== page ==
Drug users 'getting Winstoned' by new £5 note as they complain of cut noses when snorting cocaine

By snorting cocaine through banknotes, drug users are also increasing the risk of, and facilitating the transfer of, infection

People are being ‘Winstoned’ by new £5 notes after snorting cocaine
People are being ‘Winstoned’ by new £5 notes after snorting cocaine

Hindus, vegetarians and vegans already voiced outraged after the new polymer £5 note was found to contain animal fat. Now drug users are complaining the thicker and stronger plastic notes have left them with cut noses after trying to snort cocaine.

The self-imposed injury is being referred to as “getting Winstoned” in reference to Winston Churchill’s image appearing on the plastic fivers, according to the Metro newspaper.

An anonymous cocaine user from Birmingham told the paper: “I thought I was the only person to have had my nose cut by the new fiver. But when I told my friend how I was in agony he said I had been “Winstoned” and it was happening to everyone.

“Everyone thought the new fivers were God’s gift to sniffing at the start because they roll up perfectly [...] Now I suppose now people are realising if something seems too good to be true then it usually is.”

By snorting cocaine through banknotes, drug users are also increasing the risk of, and facilitating the transfer of, infection.

Talk to Frank, a national drug education service jointly established by the Department of Health and Home Office of the Government in 2003, warns on its website: “Sharing straws, bank notes and needles may put you at risk of hepatitis B and C, and HIV infections. Snorting cocaine damages the lining of your nose and makes it open to infection.

“Blood and mucus are easily transferred onto straws and notes and these can spread disease when you share snorting equipment.”

The old paper fivers lost their legal tender status last week. Some retailers might still accept them at their own discretion. High street banks can also refuse to exchange notes after the cut-off date, although many said they will replace the notes brought into a branch by their own customers.

The Bank will continue to exchange the old £5 notes indefinitely, as it would for any other bank note which no longer has legal tender status.

The new polymer banknotes, first issued in September last year fit in cash machines like paper ones, but are considerably more durable, cleaner and harder to counterfeit.

Certain religious groups and animal activists expressed outrage last year after the Bank revealed that the notes were made with tallow – a substance derived from fat and used in candles and soaps.

The Bank of England in February said that it will not withdraw the £5 notes from circulation, but added that it would consult with the public on how future banknotes should be made. It is now considering using palm oil for the production of its new £20 notes.

Register for free to continue reading

Registration is a free and easy way to support our truly independent journalism

By registering, you will also enjoy limited access to Premium articles, exclusive newsletters, commenting, and virtual events with our leading journalists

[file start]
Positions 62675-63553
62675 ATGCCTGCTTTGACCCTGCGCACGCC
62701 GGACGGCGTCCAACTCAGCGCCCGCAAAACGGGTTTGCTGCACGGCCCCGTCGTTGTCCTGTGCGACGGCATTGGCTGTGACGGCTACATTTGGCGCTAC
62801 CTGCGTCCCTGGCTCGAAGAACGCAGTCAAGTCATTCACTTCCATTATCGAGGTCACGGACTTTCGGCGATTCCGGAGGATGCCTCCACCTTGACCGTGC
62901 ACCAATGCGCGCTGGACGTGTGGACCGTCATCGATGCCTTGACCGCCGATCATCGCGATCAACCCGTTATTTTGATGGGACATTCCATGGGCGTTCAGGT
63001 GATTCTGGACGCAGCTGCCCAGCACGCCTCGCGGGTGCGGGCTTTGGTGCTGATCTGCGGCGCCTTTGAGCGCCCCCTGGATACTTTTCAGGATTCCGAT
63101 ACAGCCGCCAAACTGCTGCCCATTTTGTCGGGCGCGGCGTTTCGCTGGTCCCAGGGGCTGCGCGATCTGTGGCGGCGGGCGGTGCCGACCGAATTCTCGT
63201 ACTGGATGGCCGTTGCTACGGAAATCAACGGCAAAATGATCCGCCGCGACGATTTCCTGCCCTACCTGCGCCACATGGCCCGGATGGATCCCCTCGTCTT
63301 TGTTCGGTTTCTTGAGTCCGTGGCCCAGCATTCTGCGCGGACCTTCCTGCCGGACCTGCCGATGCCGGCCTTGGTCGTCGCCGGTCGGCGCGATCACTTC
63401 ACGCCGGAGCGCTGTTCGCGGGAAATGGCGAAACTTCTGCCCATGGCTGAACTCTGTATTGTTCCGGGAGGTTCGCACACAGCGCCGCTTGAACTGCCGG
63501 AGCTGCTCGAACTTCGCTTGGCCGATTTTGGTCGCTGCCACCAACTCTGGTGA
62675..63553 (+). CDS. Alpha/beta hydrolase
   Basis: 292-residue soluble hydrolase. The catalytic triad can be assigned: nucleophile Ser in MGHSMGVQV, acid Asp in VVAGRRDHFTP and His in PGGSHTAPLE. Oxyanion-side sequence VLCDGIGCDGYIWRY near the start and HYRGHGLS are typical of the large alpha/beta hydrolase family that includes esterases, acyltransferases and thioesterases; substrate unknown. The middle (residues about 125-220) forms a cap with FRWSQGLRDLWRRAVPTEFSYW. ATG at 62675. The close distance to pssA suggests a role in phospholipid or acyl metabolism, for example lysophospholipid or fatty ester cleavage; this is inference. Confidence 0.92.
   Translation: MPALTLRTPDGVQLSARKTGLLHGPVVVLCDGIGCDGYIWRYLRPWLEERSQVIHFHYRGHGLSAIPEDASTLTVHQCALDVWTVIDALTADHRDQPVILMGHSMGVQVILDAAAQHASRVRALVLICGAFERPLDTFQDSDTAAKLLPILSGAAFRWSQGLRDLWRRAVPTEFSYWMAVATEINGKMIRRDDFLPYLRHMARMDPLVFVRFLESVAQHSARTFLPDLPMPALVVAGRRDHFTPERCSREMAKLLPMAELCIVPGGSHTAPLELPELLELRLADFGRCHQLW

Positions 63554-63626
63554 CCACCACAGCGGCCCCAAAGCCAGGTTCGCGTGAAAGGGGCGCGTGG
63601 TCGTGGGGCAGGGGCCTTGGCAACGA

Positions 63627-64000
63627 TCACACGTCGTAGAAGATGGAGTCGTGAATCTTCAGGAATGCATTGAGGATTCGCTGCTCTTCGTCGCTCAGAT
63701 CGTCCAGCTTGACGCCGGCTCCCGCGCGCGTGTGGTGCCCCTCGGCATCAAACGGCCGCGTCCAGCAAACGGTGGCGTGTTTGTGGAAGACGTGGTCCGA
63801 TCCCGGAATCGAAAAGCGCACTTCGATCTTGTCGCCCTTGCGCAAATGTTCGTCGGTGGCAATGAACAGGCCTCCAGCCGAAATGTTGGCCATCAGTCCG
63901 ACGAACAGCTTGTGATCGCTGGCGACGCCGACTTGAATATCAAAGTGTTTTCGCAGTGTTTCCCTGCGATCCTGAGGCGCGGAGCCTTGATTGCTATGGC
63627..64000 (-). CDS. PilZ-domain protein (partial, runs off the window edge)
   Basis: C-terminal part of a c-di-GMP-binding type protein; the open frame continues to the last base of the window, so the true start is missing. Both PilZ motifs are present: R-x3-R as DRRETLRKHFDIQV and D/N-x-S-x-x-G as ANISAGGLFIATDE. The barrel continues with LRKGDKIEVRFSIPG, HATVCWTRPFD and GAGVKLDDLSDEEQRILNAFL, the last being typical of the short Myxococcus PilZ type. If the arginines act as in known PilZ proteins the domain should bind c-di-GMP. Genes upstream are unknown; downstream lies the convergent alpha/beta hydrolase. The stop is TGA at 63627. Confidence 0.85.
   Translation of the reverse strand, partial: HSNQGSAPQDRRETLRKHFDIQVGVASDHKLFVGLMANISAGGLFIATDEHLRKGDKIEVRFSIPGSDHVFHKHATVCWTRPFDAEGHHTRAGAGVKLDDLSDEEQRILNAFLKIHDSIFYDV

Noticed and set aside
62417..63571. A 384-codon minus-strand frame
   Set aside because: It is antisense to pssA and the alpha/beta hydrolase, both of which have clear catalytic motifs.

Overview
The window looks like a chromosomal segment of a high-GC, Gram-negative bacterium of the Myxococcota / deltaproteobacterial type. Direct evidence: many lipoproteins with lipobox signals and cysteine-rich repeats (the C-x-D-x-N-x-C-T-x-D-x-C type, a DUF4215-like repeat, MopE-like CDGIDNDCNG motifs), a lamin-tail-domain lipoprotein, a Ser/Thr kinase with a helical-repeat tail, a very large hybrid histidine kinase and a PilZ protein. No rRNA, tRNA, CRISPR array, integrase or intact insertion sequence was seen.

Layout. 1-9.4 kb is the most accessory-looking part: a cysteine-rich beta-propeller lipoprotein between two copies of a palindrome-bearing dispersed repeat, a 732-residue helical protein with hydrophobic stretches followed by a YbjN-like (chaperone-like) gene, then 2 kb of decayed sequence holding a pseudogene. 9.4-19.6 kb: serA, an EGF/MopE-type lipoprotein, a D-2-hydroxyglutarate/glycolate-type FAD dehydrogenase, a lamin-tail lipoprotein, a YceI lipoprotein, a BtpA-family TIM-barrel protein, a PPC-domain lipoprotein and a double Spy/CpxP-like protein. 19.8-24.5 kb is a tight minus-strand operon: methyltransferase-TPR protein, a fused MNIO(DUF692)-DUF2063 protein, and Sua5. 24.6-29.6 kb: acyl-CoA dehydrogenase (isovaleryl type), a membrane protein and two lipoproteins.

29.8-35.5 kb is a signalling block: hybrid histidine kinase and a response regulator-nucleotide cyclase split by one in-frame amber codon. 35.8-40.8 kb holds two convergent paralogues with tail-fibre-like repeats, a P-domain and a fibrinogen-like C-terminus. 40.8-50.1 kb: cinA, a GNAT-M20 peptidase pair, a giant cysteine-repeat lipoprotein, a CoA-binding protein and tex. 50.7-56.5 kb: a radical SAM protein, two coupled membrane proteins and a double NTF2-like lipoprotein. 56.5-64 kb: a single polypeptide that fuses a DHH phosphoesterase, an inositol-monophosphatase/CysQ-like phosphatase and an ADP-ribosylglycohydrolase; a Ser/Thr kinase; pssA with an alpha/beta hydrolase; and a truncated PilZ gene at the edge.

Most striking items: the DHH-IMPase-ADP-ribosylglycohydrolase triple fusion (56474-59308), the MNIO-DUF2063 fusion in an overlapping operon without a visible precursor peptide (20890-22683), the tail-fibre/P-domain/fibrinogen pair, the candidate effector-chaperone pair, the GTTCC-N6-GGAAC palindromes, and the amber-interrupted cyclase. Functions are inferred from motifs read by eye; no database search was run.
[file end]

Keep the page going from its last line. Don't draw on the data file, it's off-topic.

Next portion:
Please enter a valid email
Please enter a valid email
Must be at least 6 characters, include an upper and lower case character and a number
Must be at least 6 characters, include an upper and lower case character and a number
Must be at least 6 characters, include an upper and lower case character and a number
Please enter your first name
Special characters aren’t allowed
Please enter a name between 1 and 40 characters
Please enter your last name
Special characters aren’t allowed
Please enter a name between 1 and 40 characters
You must be over 18 years old to register
You must be over 18 years old to register
Opt-out-policy
You can opt-out at any time by signing in to your account to manage your preferences. Each email has a link to unsubscribe.

By clicking ‘Create my account’ you confirm that your data has been entered correctly and you have read and agree to our Terms of use, Cookie policy and Privacy notice.

This site is protected by reCAPTCHA and the Google Privacy policy and Terms of service apply.

Already have an account? sign in

By clicking ‘Register’ you confirm that your data has been entered correctly and you have read and agree to our Terms of use, Cookie policy and Privacy notice.

This site is protected by reCAPTCHA and the Google Privacy policy and Terms of service apply.

Register for free to continue reading

Registration is a free and easy way to support our truly independent journalism

By registering, you will also enjoy limited access to Premium articles, exclusive newsletters, commenting, and virtual events with our leading journalists

Already have an account? sign in

By clicking ‘Register’ you confirm that your data has been entered correctly and you have read and agree to our Terms of use, Cookie policy and Privacy notice.

This site is protected by reCAPTCHA and the Google Privacy policy and Terms of service apply.

Join our new commenting forum

Join thought-provoking conversations, follow other Independent readers and see their replies

Comments

Thank you for registering

Please refresh the page or navigate to another page on the site to be automatically logged inPlease refresh your browser to be logged in